## Desert Diary

Math/Pi Day

March 14th, or as we write it 3/14, is Pi Day! Math classes and museums
from coast to coast are celebrating that special number that begins three point one
four. PI comes from dividing the distance *around* a circle by the greatest
distance *across* the circle: circumference divided by diameter.

There are circles among our *cultural* exhibits such as a basket,
wheel, and drum. Circles are a great shape for drum heads because they have the most
area for a given perimeter and the shape represents oneness with the universe to Native
Americans. There are also *natural* desert phenomena whose cross-sections are
circles, such as eggs, cacti, and snakes.

Now what if you were lost in the desert and tried to leave by walking a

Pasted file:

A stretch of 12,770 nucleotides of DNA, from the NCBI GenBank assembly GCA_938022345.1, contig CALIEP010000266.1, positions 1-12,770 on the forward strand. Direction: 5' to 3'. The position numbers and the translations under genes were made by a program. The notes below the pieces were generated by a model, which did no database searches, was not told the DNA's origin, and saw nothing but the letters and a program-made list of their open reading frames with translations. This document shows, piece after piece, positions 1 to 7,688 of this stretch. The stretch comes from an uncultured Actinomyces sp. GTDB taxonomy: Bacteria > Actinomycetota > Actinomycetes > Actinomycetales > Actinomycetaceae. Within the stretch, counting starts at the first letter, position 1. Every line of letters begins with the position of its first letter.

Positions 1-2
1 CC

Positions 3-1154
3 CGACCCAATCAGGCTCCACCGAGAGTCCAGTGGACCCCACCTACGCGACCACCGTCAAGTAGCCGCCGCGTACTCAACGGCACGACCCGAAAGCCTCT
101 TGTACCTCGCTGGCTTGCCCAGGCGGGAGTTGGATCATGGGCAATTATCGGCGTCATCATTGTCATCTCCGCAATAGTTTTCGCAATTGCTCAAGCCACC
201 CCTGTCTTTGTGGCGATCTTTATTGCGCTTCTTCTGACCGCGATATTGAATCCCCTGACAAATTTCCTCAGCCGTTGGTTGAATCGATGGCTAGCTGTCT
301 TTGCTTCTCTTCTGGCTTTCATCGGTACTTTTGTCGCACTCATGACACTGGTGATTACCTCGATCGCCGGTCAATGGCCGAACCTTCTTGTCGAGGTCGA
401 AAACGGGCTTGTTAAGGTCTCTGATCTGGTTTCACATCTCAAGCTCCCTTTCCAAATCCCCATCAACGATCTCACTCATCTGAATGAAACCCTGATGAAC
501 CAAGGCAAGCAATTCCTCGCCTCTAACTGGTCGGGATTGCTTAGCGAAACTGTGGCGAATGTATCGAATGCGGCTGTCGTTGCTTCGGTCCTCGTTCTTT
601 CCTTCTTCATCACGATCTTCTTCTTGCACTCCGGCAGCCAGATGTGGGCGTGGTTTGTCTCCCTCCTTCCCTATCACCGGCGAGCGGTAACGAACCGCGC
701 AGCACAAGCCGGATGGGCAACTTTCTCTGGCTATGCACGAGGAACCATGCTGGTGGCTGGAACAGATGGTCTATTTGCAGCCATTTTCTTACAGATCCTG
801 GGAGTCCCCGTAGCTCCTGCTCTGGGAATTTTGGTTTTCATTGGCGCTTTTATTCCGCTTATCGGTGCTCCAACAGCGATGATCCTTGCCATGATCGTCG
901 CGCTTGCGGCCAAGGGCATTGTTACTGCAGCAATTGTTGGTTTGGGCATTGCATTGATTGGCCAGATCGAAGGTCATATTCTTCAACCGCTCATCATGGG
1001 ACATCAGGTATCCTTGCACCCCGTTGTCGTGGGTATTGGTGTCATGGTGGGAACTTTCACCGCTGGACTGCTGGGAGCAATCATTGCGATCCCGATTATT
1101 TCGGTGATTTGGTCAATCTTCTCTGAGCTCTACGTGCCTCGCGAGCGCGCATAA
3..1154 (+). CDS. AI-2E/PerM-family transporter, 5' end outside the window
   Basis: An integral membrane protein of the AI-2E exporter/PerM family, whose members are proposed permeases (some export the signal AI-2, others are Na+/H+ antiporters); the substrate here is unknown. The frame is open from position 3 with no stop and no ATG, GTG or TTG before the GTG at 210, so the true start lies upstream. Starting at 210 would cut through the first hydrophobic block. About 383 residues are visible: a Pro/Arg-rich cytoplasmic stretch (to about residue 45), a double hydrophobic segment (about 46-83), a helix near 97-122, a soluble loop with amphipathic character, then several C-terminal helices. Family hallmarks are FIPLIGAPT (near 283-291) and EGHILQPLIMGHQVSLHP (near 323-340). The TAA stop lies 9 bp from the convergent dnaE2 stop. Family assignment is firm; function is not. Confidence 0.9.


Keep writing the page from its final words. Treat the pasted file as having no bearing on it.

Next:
straight line? Despite your best efforts, you'd probably turn a little with each
step and end up walking a big circle back to where you started. So even in the desert,
finding circles can be easy as pi.

Contributor: Lawrence M. Lesser, Mathematical
Sciences, University of Texas at El Paso.

Desert Diary is a joint production of the Centennial Museum and KTEP
National Public Radio at the University of Texas at El Paso.

*The Greek letter pi has been used to symbolize the relationship between the
circumference and the diameter of a circle since 1706.*

## References

Lawrence M. Lesser. 2004. Slices of Pi: Rounding up ideas for
celebrating Pi Day. Texas Mathematics Teacher, 51(2):6-11.

### Web Resources

American Pi, a
mathematics' song.

Math Forum